Originally Posted by
Ackbeet Right-ho. Then the way I would go about it is this: let the columns of $\displaystyle A$ be denoted $\displaystyle \mathbf{a}_{1},\mathbf{a}_{2},\dots,\mathbf{a}_{5} .$ They are column vectors in $\displaystyle \mathbb{R}^{4}.$ Let
$\displaystyle \mathbf{r}=\begin{bmatrix}x_{1}\\x_{2}\\x_{3}\\x_{ 4}\end{bmatrix}$
be an arbitrary vector in $\displaystyle \mathbb{R}^{4}.$ We want to know if there is a set of scalars, $\displaystyle b_{1},b_{2},\dots,b_{5},$ such that
$\displaystyle b_{1}\mathbf{a}_{1}+b_{2}\mathbf{a}_{2}+\dots+b_{5 }\mathbf{a}_{5}=\mathbf{r},$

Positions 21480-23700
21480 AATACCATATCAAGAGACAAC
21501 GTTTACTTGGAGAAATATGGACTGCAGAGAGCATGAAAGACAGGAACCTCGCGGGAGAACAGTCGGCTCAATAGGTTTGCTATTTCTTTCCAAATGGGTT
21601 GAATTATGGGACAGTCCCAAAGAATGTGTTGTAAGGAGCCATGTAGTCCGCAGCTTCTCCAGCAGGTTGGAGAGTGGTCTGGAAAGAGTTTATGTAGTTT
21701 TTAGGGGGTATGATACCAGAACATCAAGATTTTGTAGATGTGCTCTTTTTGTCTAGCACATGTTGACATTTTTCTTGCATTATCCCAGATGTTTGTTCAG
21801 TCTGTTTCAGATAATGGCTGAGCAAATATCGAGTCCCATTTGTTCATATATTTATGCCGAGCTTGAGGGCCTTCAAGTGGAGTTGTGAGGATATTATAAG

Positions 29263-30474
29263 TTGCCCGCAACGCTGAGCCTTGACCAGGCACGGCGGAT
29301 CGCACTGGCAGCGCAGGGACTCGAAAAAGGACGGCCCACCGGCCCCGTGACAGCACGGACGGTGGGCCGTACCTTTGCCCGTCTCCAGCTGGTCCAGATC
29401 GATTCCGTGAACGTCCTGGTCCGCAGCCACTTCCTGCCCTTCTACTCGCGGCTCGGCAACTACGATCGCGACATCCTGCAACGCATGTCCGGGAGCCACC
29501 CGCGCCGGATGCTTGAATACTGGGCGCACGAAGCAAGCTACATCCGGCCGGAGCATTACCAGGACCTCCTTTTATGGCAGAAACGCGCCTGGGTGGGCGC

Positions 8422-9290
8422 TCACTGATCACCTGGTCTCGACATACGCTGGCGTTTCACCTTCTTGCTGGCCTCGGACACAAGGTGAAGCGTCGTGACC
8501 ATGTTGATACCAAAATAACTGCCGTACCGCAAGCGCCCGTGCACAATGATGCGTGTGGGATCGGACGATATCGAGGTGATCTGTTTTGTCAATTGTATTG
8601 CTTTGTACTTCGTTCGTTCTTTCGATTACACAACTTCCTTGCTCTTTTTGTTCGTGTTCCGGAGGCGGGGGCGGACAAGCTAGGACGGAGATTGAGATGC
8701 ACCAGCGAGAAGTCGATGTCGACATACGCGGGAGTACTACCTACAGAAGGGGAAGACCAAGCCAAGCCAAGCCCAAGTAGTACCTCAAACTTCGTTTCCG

right? Now, this equation that I've just written down can be translated into a system of equations for the unknown constants $\displaystyle b_{j}.$ Your goal is to determine the rank of the coefficient matrix for that system. If the rank is 4, then you've got yourself a spanning set with those $\displaystyle \mathbf{a}_{j}$'s. Otherwise, if the rank is less than 4, you don't. Make sense? Where would you go next?